Book release event - First Results of Waves 6 & 7


On June 25, SHARE brought together actors from research and policy in Brussels for the release of its new First Results Book.

Demographic change is one of the main challenges of Europe in the 21st century. The problems it creates are complex and can only be understood through intensive observation and analysis over time. SHARE has been created to do this observation – a multidisciplinary, cross-national and longitudinal survey that uses the “natural laboratory” of Europe to better understand the ageing process.

The new book “Health and socio-economic status over the life course” gives an overview of the first results of the new wave 6 and 7 data, which is already used by national, European and global policymakers for optimal policy design. At the book release at Palais des Academies in Brussels, speakers from the European Commission and OECD underlined the policy relevance of SHARE data.

With waves 6 and 7, SHARE has added further valuable pieces to the ageing puzzle. The two new waves drive the number of respondents and interviews to 140.000 and 380.000, respectively, while now covering all 26 continental EU member states plus Switzerland and Israel. Wave 6 deepens the objective measurement of health via biomarkers, wave 7 strengthens SHARE’s longitudinal dimension by collecting life-history data in all 28 countries.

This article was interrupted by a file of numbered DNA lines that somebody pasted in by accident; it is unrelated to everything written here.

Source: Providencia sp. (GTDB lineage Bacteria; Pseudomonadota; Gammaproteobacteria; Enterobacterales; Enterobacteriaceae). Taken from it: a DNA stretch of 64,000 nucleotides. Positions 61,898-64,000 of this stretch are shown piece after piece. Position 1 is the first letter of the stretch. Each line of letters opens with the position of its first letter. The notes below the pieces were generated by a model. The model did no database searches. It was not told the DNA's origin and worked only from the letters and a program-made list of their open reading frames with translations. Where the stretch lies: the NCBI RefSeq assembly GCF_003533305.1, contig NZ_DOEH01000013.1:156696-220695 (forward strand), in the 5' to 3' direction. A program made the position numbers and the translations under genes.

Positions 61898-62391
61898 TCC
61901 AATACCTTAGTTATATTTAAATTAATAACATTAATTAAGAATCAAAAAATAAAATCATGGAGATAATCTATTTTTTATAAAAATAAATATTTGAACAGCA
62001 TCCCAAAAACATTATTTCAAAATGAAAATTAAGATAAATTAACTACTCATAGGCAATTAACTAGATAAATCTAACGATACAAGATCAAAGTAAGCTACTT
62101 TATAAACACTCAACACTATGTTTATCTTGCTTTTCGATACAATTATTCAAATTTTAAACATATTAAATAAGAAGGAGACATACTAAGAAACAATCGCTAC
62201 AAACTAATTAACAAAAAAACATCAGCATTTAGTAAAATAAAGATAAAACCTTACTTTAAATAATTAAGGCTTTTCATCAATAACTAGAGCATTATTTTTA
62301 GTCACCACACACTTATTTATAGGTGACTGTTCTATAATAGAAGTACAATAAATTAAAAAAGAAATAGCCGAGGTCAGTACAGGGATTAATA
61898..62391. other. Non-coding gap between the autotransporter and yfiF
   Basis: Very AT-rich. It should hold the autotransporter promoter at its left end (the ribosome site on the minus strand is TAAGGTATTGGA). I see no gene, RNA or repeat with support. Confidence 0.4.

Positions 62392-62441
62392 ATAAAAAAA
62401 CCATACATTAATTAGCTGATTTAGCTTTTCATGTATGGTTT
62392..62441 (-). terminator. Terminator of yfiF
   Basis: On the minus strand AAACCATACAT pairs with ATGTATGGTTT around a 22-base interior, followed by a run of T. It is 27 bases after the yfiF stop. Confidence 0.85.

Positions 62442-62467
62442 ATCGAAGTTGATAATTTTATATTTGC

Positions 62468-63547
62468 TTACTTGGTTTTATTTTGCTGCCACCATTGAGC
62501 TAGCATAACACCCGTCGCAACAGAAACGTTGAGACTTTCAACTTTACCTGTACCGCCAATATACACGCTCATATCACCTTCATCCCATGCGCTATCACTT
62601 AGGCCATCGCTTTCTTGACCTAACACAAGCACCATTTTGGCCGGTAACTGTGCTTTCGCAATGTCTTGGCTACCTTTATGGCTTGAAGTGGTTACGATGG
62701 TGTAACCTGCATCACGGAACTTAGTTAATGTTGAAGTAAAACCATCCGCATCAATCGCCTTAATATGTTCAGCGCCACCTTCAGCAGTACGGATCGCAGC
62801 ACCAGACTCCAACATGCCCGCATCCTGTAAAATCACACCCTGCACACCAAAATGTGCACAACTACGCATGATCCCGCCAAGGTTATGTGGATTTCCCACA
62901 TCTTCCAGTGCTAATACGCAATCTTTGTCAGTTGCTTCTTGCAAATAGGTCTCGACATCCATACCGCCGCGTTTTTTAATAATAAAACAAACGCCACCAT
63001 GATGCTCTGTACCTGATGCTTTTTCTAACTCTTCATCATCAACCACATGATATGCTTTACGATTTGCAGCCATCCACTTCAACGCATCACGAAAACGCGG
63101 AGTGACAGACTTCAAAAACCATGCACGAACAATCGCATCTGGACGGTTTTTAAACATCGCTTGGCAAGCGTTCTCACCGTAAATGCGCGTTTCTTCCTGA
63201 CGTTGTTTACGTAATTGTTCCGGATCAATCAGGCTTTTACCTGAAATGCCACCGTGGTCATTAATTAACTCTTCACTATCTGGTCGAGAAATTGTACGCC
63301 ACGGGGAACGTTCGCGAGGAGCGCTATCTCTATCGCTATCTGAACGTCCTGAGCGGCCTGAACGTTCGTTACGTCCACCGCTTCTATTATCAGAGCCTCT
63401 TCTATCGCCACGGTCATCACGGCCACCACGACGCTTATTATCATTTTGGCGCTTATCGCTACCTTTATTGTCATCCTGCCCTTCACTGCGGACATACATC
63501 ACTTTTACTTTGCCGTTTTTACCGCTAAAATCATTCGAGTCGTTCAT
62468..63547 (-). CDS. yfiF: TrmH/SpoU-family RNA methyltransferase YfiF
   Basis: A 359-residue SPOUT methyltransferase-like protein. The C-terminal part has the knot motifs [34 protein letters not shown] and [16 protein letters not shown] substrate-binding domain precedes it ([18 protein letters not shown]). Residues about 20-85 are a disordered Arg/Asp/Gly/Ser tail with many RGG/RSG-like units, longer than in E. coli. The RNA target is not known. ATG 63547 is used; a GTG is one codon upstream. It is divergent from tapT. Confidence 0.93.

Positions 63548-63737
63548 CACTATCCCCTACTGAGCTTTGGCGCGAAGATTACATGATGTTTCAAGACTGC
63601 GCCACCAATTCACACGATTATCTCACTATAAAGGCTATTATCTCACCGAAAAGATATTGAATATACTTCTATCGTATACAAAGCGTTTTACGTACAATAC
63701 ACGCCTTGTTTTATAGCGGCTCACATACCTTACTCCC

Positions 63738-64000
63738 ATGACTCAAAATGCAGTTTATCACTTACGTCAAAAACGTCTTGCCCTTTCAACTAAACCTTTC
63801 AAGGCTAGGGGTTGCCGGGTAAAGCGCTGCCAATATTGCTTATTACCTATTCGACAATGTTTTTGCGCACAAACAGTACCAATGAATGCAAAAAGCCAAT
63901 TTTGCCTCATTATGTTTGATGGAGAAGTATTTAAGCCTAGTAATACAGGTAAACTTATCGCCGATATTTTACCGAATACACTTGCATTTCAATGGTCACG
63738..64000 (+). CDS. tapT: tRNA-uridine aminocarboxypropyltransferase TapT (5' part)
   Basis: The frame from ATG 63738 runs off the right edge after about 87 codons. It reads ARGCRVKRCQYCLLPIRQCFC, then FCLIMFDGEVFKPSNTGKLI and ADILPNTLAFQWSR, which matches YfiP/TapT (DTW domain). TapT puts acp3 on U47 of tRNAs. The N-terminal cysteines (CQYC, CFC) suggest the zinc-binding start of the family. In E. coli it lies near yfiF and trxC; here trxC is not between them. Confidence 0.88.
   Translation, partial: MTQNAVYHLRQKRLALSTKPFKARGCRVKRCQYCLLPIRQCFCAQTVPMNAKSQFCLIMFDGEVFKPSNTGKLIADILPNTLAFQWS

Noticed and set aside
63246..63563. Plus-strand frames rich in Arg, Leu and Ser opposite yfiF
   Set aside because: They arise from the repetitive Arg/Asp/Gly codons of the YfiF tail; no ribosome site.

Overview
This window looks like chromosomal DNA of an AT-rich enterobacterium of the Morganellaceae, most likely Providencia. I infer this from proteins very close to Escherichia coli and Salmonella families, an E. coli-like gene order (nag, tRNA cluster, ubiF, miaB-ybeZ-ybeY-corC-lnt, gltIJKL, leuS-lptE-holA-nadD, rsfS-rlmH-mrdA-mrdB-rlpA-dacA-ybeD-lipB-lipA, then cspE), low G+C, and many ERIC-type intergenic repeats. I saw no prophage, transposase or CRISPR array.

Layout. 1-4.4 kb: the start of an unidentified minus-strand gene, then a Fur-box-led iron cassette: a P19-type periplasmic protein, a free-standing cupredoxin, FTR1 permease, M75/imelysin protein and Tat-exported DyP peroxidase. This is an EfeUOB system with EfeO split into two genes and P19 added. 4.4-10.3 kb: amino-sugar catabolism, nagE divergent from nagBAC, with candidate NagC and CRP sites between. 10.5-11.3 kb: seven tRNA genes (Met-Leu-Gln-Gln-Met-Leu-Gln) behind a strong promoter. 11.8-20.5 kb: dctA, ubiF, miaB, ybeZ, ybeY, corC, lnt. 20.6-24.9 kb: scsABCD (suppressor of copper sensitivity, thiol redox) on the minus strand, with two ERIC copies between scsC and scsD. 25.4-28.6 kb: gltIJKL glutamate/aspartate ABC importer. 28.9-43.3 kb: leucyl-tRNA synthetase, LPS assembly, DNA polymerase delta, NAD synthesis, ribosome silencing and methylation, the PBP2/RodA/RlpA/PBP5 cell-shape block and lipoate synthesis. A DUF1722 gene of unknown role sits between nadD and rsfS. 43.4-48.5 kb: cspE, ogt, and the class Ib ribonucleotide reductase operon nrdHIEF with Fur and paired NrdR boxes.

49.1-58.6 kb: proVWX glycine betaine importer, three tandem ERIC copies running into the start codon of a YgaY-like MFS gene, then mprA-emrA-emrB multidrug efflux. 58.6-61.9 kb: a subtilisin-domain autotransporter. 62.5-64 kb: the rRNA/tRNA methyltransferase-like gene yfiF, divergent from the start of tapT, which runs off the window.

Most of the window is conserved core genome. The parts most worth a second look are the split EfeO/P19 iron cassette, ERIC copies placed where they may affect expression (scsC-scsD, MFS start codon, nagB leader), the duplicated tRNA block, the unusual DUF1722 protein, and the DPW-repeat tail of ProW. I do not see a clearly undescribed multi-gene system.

After an introduction from Beatrice Lucaroni (DG Research and Innovation, European Commission), SHARE researchers presented their work with the new data while policymakers gave insights into how they use SHARE.

Monika Queisser (Head of Social Policy at OECD) presented how the OECD analyses the data for their report “Preventing Ageing Unequally”, stating: “The longitudinal and harmonized data of SHARE is essential to the OECD to help its member countries assess and design better ageing-related policies”.

Katarina Ivanković-Knežević (Director Social Affairs at DG for Employment, Social Affairs and Inclusion, European Commission) explained how her Directorate-General employs SHARE data for policy analyses as well, such as in the “Pension Adequacy Report”, in which the European Commission regularly assesses the member states’ pensions systems. Ms. Ivanković-Knežević added: “Everyone speaks about evidence-based policymaking, and this is the core of what SHARE data provides”.

The full book is available as open access here.

The next survey wave is scheduled for the fall of 2019, further adding to the richness of SHARE’s dataset. The data is available to all researchers worldwide free of charge.
Apply for data access here.




Prof. Axel Börsch-Supan